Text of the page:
If you’re looking for a new home in a great neighborhood but can’t find exactly what you want, you may have overlooked Bailey Estates. This community offers a rare combination of benefits that make it a great place for young families and retirees alike.
Many homebuyers haven’t discovered Bailey Estates because it’s off the beaten path on a barely traveled road at the northern edge of historic High Springs.
The seclusion is part of the charm.
“We see deer every day,” said homeowner Justin Byrd. “That’s part of the beauty of living in a small town next to a nature preserve.”
In addition to deer, Bailey Estates’ homeowners often see wild turkeys, which live in the 150 acres of land set aside for conservation next to the community.
High Springs is close to O’Leno State Park, Ichetucknee Springs State Park, Poe Springs and Ginnie Springs. Nearby are the Santa Fe River, the Ichetucknee River and the Suwannee River.
Residents can walk downtown to restaurants, antique shops, historic buildings, the Priest Theater and the High Springs Community Theater. Additionally, children can walk to the High Springs Community School, which is at the edge of the development.
Homes range in size from 1,600 to 2,000 square feet, with prices starting at $150,000.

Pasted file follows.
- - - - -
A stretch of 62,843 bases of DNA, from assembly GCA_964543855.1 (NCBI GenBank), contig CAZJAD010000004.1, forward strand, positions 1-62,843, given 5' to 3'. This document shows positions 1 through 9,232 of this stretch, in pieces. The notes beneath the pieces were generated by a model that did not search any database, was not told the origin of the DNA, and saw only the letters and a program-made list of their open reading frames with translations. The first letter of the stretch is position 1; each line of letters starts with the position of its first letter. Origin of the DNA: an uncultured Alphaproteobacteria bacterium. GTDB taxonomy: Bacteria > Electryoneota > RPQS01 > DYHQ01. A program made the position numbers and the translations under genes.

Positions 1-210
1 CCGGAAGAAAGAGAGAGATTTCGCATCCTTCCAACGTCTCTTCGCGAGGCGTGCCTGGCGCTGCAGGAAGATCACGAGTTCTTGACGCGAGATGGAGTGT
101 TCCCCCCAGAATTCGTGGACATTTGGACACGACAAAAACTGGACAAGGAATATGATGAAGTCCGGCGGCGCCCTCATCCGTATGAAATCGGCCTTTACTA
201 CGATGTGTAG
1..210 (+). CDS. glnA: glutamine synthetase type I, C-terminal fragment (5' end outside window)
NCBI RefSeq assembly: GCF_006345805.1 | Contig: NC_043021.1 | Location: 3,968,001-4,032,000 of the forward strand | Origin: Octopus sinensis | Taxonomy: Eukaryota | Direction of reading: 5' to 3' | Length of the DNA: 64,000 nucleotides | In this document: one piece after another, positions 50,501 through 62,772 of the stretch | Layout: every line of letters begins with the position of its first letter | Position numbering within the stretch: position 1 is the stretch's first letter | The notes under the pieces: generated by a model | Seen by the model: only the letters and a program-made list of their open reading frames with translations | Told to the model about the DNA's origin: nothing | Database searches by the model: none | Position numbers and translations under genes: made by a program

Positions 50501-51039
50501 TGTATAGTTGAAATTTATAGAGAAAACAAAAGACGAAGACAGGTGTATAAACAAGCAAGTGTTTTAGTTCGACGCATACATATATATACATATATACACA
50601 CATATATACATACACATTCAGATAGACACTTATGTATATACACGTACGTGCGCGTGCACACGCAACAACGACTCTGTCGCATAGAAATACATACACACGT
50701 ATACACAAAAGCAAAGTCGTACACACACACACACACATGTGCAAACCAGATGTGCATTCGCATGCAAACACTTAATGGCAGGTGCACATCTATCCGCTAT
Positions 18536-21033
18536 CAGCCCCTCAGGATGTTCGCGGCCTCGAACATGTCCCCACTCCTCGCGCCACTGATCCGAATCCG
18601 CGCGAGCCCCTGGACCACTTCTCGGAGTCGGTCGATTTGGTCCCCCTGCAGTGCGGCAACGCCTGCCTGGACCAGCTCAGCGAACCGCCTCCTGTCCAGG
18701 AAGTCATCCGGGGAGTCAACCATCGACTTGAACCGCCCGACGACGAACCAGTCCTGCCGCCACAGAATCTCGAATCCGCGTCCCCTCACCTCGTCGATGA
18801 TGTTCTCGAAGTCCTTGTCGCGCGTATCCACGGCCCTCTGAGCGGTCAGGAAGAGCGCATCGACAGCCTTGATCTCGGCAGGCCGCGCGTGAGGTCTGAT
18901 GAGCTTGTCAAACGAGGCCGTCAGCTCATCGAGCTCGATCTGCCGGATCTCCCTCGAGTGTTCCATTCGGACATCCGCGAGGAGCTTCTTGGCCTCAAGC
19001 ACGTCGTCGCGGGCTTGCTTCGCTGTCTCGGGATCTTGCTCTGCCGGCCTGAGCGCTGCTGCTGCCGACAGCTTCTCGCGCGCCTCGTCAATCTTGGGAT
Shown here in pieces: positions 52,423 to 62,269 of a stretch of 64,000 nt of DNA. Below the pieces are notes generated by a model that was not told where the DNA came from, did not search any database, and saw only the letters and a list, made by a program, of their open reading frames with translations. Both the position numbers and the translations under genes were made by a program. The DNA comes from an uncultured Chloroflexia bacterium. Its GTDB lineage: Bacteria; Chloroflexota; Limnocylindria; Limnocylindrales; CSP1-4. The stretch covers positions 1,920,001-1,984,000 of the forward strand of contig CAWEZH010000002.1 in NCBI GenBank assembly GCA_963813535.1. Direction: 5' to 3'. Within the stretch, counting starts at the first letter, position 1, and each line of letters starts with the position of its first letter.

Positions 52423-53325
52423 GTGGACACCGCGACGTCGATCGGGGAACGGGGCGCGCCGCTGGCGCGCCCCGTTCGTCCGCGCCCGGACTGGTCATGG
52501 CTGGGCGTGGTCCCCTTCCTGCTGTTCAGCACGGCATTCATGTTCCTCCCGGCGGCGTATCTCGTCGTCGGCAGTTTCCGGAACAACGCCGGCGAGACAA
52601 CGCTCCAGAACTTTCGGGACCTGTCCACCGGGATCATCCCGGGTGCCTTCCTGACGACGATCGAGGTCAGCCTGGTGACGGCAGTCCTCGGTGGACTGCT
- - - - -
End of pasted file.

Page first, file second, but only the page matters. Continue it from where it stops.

Melrose and Hawthorne Area
Pete and Kathy Cochran wanted to get away from the traffic and annoyances of South Florida. They achieved their goal by purchasing a cracker house built in the 1950s on Lake Annie in Hawthorne.
“We have a cooling breeze off the lake,” Kathy Cochran said. “We loved the house as soon as we saw it.”
Cochran soon set up her 8-foot-wide, long-run quilting machine – a sewing machine with a table that accommodates quilts – and soon began making contacts in the quilting community.
The couple likes being just 20 minutes from Gainesville.
“We love watching the bats fly out from the Bat House on the UF campus and to visit the Butterfly Garden at the Florida Museum of Natural History,” Cochran said.
Roger Buz, owner of Century 21 Lakeside Realty, sold the Cochran’s their home.